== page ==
Across mental health and behavioural problems, ‘Dodo bird’ findings that bona fide therapies have similar effects have turned attention to the ‘common factors’ they share rather than how they differ. A collection specially catalogued to explore this important issue starting with the analyses most recently added or updated, totalling today 81 documents.
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REVIEW 2018 HTM file
Alliance rupture repair: a meta-analysis
Amalgamation of research findings commissioned by the American Psychological Association raises the intriguing possibility that experiencing the resolution of breakdowns or tensions (‘ruptures’) in the therapist–client relationship promotes client welfare even more than relationships with no ruptures. Evidence-based tips are given to help therapists resolve ruptures.
COLLECTION 2018 HTM file
The client–therapist relationship
‘Collections’ are customised Effectiveness Bank searches not available via the standard options in the search pages. At the heart of addiction treatment lies client–therapist relationships, across psychotherapy a stronger influence on how well clients do than the type of therapy.
REVIEW 2011 HTM file
Adapting psychotherapy to the individual patient: Resistance/reactance level
Meta-analytic review commissioned by a US task force concludes that psychotherapy patients who characteristically exhibit low levels of resistance or reactance respond better to directive types of treatment, while reactive patients prone to resist direction respond best to non-directive approaches.
MATRIX CELL 2018 HTM file
Drug Treatment Matrix cell B4: Practitioners; Psychosocial therapies
Seminal and key studies on the impact of the practitioner in psychosocial therapies. Takes Carl Rogers’s seminal theories as its starting point and guides you through the complexities which obscure the impact of client-worker relationships despite their patent important to the clients.
The unexpected resignations of two counsellors at a US methadone clinic in early 1985 triggered a unique study of the influence of counsellors on their patients’ recovery. Its insight remains relevant today, and the study has been added to the Effectiveness Bank as a piece of ‘old gold’.
A review commissioned by the American Psychological Association found that patients who enter psychotherapy with positive expectations about outcomes tend to actually have better outcomes, suggesting therapists should regularly assess expectations and if indicated take steps to enhance them.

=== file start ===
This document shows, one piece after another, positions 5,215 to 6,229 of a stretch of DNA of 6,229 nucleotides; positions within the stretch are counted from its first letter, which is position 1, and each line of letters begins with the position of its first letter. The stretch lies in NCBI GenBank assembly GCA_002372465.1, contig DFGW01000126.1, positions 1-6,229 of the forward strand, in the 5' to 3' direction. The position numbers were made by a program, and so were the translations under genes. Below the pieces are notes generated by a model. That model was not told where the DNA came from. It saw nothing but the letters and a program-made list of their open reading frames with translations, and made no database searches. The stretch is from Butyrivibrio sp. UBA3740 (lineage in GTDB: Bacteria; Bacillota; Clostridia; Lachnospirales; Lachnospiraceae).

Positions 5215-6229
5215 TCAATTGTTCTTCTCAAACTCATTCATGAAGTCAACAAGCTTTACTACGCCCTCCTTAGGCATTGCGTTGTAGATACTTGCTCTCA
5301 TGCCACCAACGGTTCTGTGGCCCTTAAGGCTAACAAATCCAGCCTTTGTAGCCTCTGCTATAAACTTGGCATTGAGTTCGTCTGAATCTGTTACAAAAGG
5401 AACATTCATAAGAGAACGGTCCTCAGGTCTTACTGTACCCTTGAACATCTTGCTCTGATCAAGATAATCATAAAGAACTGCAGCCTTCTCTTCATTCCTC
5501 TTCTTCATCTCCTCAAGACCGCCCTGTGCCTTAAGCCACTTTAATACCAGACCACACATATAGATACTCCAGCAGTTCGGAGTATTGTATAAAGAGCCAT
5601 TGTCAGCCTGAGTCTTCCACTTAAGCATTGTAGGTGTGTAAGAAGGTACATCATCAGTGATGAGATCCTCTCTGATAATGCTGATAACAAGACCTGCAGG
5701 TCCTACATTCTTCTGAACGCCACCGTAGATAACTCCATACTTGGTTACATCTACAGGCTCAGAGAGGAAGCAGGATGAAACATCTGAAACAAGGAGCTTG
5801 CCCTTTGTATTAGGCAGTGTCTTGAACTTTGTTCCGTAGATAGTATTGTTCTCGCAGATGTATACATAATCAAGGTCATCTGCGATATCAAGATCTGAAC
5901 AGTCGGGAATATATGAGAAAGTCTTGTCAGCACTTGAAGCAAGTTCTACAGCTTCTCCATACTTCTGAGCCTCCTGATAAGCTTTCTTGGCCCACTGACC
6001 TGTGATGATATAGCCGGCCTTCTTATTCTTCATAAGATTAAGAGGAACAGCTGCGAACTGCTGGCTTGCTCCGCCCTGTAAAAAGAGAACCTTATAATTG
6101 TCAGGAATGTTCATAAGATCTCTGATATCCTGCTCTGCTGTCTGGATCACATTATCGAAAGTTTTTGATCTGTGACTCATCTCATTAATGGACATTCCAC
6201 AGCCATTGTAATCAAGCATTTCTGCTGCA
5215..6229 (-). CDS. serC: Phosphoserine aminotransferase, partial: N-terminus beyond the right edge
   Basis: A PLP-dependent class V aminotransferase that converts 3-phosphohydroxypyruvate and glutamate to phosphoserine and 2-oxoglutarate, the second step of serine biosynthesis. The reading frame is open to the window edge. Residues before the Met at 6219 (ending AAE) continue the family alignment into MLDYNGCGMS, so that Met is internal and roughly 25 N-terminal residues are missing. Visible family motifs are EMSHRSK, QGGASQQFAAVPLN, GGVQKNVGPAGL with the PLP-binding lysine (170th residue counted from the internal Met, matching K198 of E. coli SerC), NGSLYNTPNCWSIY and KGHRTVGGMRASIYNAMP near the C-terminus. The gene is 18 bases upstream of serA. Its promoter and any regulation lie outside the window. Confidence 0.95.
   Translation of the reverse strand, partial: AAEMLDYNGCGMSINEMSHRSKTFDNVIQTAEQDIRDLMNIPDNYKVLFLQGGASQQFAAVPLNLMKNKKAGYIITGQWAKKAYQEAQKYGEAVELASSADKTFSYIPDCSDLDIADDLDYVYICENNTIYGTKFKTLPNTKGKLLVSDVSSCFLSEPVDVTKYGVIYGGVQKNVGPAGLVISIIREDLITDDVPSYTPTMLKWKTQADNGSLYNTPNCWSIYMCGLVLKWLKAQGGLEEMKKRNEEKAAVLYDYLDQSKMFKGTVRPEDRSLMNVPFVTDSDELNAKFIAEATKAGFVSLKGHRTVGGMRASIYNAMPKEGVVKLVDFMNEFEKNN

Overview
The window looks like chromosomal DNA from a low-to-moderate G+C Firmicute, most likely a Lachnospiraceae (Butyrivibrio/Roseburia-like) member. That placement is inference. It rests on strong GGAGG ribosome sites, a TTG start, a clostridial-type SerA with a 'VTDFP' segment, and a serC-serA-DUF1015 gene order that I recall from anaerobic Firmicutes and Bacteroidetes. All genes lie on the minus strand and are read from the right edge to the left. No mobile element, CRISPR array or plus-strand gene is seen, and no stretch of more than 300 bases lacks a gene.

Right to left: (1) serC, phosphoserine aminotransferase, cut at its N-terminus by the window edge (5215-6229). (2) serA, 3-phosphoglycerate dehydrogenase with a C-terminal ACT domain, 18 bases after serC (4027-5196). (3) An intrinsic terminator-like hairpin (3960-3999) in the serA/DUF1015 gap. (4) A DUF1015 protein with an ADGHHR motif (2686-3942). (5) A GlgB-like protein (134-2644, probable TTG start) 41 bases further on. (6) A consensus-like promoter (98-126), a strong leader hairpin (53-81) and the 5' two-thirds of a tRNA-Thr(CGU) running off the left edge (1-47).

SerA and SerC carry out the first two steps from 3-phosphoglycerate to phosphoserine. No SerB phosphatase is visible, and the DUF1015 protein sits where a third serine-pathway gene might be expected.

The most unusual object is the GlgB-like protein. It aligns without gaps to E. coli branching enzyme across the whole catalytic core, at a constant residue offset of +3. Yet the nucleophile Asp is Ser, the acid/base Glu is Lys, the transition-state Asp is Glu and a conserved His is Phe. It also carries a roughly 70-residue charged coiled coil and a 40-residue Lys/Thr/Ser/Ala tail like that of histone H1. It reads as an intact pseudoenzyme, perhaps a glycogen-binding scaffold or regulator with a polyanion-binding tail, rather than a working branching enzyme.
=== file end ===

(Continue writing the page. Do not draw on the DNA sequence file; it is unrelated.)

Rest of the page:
MATRIX CELL 2017 HTM file
Drug Treatment Matrix cell B2: Practitioners; Generic and cross-cutting issues
At the front line the practitioner is to the patient the face of addiction treatment. Key research shows they can matter enormously – not so much in their formal qualifications, but in their manner with the patients. Probe with us the heart of addiction treatment: relationships.
MATRIX CELL 2017 HTM file
Drug Treatment Matrix cell A2: Interventions; Generic and cross-cutting issues
Seminal and key studies on features common to psychosocial therapy/support and medical treatment. Investigates where treatment is aiming to get to in the form of ‘recovery’, where it starts from as depicted in the brain-disease model of addiction, and the politics of the two most important British drug treatment studies.
DOCUMENT 2017 HTM file
Drug misuse and dependence: UK guidelines on clinical management
Last published in 2007, there is no more important document for UK clinicians involved in treating problem drug use than the so-called ‘Orange guidelines’. This major update offers detailed guidance on the range of problems, settings and patients clinicians encounter, substantially informing judgements of what constitutes good medical practice.
Early US study uncovered for the Alcohol Treatment Matrix found a Rogerian client-centred therapy characterised by non-directive, empathic listening beneficially changed self-perceptions of alcohol-dependent patients and reduced relapse compared to approaches based on learning theory or psychoanalysis.
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